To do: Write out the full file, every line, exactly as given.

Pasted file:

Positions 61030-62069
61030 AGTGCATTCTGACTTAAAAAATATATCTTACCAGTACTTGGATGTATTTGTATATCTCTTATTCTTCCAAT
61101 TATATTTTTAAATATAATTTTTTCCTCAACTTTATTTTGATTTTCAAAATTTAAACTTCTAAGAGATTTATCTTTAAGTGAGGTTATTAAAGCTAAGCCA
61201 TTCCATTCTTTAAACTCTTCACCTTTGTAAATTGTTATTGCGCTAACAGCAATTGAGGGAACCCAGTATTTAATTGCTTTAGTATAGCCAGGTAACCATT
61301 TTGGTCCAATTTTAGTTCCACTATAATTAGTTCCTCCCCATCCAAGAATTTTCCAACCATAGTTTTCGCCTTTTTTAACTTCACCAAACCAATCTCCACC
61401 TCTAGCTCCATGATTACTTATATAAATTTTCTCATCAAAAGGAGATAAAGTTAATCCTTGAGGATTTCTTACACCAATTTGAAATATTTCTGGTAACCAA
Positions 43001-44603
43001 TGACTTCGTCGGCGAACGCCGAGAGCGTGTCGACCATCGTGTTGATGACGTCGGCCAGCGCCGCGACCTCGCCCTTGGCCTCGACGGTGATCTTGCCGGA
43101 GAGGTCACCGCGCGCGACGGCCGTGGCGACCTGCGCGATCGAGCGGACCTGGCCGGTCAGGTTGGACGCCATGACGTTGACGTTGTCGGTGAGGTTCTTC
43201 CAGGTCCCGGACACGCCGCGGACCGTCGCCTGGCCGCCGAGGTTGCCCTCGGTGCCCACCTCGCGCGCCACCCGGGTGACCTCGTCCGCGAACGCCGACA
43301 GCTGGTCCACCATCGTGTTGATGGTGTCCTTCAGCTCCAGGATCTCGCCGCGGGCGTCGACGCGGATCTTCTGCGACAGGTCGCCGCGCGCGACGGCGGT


Positions 61030-62069
61030 AGTGCATTCTGACTTAAAAAATATATCTTACCAGTACTTGGATGTATTTGTATATCTCTTATTCTTCCAAT
61101 TATATTTTTAAATATAATTTTTTCCTCAACTTTATTTTGATTTTCAAAATTTAAACTTCTAAGAGATTTATCTTTAAGTGAGGTTATTAAAGCTAAGCCA
61201 TTCCATTCTTTAAACTCTTCACCTTTGTAAATTGTTATTGCGCTAACAGCAATTGAGGGAACCCAGTATTTAATTGCTTTAGTATAGCCAGGTAACCATT
61301 TTGGTCCAATTTTAGTTCCACTATAATTAGTTCCTCCCCATCCAAGAATTTTCCAACCATAGTTTTCGCCTTTTTTAACTTCACCAAACCAATCTCCACC
61401 TCTAGCTCCATGATTACTTATATAAATTTTCTCATCAAAAGGAGATAAAGTTAATCCTTGAGGATTTCTTACACCAATTTGAAATATTTCTGGTAACCAA
Positions 43001-44603
43001 TGACTTCGTCGGCGAACGCCGAGAGCGTGTCGACCATCGTGTTGATGACGTCGGCCAGCGCCGCGACCTCGCCCTTGGCCTCGACGGTGATCTTGCCGGA
43101 GAGGTCACCGCGCGCGACGGCCGTGGCGACCTGCGCGATCGAGCGGACCTGGCCGGTCAGGTTGGACGCCATGACGTTGACGTTGTCGGTGAGGTTCTTC
43201 CAGGTCCCGGACACGCCGCGGACCGTCGCCTGGCCGCCGAGGTTGCCCTCGGTGCCCACCTCGCGCGCCACCCGGGTGACCTCGTCCGCGAACGCCGACA
43301 GCTGGTCCACCATCGTGTTGATGGTGTCCTTCAGCTCCAGGATCTCGCCGCGGGCGTCGACGCGGATCTTCTGCGACAGGTCGCCGCGCGCGACGGCGGT